In this week's press review we look at why so many Kenyans are suspicious of claims that there are still some genuine IDPs left to be resettled eight years after the PEV.
The Kenyan cases at the ICC tend to suck all the oxygen of publicity out of the room whenever there's big news coming out of The Hague. It's always an easy headline grabber whenever the judges make an important decision or when the prosecutor does something unexpected or when William Ruto - in all his deputy president glory - deigns to make an appearance at the ICC. So it takes some doing to win the attention of the local press when such things are happening.
Unless, of course, you're a PEV victim who has been living in a squalid IDP camp for the last eight years. Two weeks ago, while lawyers for Ruto and his co-accused Joshua Sang made oral arguments for why the case should be terminated, thousands of angry IDPs gave us a master class on how to grab a headline: you block a major highway and march on the seat of power - the State House in Nairobi.
2,000 IDPs block Nairobi-Nakuru highway in march to State House over delayed resettlement https://t.co/mxptEu7jvY pic.twitter.com/1DSovLkawm -- The Star, Kenya (@TheStarKenya) January 13, 2016
The stunt got the IDPs what they wanted: lots of attention from the press and the general public. There's just one tiny problem for our budding headline-grabbing geniuses: many Kenyans are not sure that there are still any genuine IDPs left to be resettled.
Do we still have IDPs in Kenya? I thought all were settled! https://t.co/l0FSkCKix7 -- apolinaris wafubwa (@ApolinarisW) January 14, 2016
@citizentvkenya There are still IDPS in Kenya?..?*.? -- Ethan Bauer Bosire (@IGNateM) January 15, 2016
I thought @WilliamsRuto and @AnneWaiguru settled all #IDPS in Kenya ? Or where did the money go to? https://t.co/qRcikO7GEw -- #njihiakelvin (@njihiakelvin) January 13, 2016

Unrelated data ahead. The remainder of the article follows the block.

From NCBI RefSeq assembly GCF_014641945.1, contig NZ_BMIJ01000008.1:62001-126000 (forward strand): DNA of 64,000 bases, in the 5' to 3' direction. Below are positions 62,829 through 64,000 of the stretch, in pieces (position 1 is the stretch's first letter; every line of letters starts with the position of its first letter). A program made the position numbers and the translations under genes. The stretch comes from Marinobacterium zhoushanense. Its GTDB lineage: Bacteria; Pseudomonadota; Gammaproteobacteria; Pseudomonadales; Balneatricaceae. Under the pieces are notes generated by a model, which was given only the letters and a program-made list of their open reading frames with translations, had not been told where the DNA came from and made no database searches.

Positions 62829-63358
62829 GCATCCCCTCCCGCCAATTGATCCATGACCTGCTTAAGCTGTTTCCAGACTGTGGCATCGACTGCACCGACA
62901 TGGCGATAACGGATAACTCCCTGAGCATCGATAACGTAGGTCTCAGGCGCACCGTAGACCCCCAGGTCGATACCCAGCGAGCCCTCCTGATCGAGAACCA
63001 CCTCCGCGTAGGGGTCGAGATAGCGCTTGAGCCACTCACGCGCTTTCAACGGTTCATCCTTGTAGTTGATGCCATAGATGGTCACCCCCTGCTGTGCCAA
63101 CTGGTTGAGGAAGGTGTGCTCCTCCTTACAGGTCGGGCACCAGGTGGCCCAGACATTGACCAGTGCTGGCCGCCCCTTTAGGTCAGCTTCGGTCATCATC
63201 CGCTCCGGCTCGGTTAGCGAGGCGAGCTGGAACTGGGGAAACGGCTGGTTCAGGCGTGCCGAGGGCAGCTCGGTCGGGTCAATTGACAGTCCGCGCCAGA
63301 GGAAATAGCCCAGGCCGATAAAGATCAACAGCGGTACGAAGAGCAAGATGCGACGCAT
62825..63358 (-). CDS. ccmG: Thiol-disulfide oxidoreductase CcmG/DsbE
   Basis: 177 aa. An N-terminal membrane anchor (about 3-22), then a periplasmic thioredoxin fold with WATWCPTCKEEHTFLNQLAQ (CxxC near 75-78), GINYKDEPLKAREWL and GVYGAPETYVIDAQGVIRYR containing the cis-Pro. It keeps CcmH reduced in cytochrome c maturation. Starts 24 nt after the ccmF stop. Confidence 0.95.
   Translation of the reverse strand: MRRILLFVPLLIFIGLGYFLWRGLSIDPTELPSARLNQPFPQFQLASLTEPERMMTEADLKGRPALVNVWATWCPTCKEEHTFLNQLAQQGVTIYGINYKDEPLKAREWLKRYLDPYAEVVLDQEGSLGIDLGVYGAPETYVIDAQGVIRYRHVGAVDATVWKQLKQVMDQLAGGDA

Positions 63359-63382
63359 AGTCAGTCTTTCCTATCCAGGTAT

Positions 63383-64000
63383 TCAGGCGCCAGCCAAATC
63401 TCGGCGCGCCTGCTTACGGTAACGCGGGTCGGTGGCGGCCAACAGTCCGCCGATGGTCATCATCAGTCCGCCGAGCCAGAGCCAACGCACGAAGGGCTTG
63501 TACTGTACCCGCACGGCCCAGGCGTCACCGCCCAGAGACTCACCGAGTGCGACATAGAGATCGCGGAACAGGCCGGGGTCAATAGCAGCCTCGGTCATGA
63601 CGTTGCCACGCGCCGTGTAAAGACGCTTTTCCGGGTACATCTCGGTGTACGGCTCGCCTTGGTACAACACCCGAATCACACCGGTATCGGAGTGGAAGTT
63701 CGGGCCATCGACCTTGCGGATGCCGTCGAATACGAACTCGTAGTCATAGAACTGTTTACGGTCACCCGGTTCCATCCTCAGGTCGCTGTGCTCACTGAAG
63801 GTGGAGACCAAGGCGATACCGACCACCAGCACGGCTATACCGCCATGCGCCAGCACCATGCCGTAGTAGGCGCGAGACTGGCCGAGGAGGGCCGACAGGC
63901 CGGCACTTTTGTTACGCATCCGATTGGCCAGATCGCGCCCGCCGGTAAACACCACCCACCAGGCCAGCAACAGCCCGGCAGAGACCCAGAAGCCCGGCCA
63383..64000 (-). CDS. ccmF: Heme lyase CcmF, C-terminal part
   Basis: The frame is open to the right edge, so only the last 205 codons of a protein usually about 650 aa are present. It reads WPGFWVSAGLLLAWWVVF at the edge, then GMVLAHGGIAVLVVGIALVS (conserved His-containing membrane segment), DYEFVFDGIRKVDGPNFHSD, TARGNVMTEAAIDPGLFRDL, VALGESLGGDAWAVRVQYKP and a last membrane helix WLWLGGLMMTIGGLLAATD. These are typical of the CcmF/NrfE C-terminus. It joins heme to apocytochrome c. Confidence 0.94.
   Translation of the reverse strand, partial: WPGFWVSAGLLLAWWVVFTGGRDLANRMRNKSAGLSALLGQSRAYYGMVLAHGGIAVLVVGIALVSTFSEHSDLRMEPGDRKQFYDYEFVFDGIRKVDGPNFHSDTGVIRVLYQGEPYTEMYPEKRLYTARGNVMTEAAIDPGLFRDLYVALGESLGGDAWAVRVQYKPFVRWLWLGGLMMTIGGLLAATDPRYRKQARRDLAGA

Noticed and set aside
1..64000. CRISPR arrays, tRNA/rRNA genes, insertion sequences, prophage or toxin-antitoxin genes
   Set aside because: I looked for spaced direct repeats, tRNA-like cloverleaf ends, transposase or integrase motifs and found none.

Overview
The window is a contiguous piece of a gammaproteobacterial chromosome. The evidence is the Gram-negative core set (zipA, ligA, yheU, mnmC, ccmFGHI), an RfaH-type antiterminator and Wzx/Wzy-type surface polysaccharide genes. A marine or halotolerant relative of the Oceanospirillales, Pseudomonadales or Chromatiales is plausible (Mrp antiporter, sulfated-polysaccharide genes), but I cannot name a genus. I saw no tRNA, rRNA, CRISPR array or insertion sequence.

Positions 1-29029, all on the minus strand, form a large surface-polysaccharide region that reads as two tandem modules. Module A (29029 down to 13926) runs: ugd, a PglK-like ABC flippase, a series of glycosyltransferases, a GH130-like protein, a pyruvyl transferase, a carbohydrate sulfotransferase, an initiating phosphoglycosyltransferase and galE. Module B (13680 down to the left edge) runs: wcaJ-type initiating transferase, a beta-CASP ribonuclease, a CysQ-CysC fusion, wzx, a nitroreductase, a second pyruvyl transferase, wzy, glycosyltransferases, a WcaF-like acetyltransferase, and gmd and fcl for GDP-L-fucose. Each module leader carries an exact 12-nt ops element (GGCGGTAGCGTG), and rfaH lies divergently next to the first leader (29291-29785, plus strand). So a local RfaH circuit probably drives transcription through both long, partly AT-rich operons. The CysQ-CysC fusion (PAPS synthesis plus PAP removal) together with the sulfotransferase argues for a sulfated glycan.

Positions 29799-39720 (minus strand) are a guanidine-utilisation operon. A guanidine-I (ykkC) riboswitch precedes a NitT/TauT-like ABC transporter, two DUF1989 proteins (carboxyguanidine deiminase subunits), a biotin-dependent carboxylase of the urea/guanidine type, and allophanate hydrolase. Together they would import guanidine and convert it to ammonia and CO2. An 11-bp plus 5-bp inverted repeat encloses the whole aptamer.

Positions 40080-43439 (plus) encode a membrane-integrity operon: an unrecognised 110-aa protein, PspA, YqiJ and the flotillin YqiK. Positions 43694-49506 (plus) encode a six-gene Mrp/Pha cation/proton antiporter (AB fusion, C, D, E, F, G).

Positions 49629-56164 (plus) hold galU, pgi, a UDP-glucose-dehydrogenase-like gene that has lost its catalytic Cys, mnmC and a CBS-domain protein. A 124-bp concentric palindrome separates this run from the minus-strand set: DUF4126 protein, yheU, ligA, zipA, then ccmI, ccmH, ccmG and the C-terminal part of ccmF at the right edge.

So even as the IDPs are killing it in the public relations game, they're coming up against much skepticism from the public. Where does this impulse to doubt the genuineness of the IDPs' plight come from? Well, funny story. It appears to be rooted in the same political differences (read: ethnic divisions) that sparked the 2007/08 PEV in the first place. For years, the government has been accused of tribal bias in how it resettles IDPs. It's widely believed that IDPs from the ruling Jubilee coalition's political strongholds have gotten a better deal than those from the Opposition's.
The march on State House a fortnight ago was undertaken by IDPs from central Kenya, a region where support for the government is strong. So what explains that? According to Baringo South MP Grace Kipchoim, an ally of deputy president William Ruto, the IDPs where sent by the Opposition to embarrass the government.
"It is not just a coincidence that this is happening just two days after the deputy president left the country for his trials in The Hague. We believe that there is someone behind this and it is clear that the Opposition had hired them to demonstrate. Everyone could see that they were not genuine IDPs but hired people to tarnish the name of the Jubilee Government. We will not allow this to happen under our watch"
So there you have it. The reason why the IDPs can't be taken seriously in Kenya in a nutshell: deeply held resentments stemming from politics. But if politics is the reason why the IDPs are regarded with such suspicion, it's also likely going to be their redemption. Put simply, the 2017 elections are coming up and every vote is up for grabs.
No matter what reservations it may have about the genuineness of the IDPs, the government has to pay up to look good. We already saw some movement towards this reality this week. The Star reported that the new Devolution CS Mwangi Kiunjuri announced that the government will roll out a cash payment programme to resettled 5,800 IDP families in the next 20 days.
5,800 IDPs to be resettled in 20 days - CS Mwangi Kiunjuri https://t.co/uXGtiYm8Mf pic.twitter.com/RGkGG6fZ1z -- The Star, Kenya (@TheStarKenya) January 26, 2016
But the money isn't going to just anybody. The Star quoted the CS as saying that the IDPs are going to be subjected to strict vetting: "The government is keen on ensuring only genuine displaced persons remain on the list. Any bogus IDPs identified to have been included in the list will not only be deleted but will also be prosecuted"
Tough talk. Something tells me that the days of IDPs blocking roads and marching on State House are still not behind us. Call it an educated guess.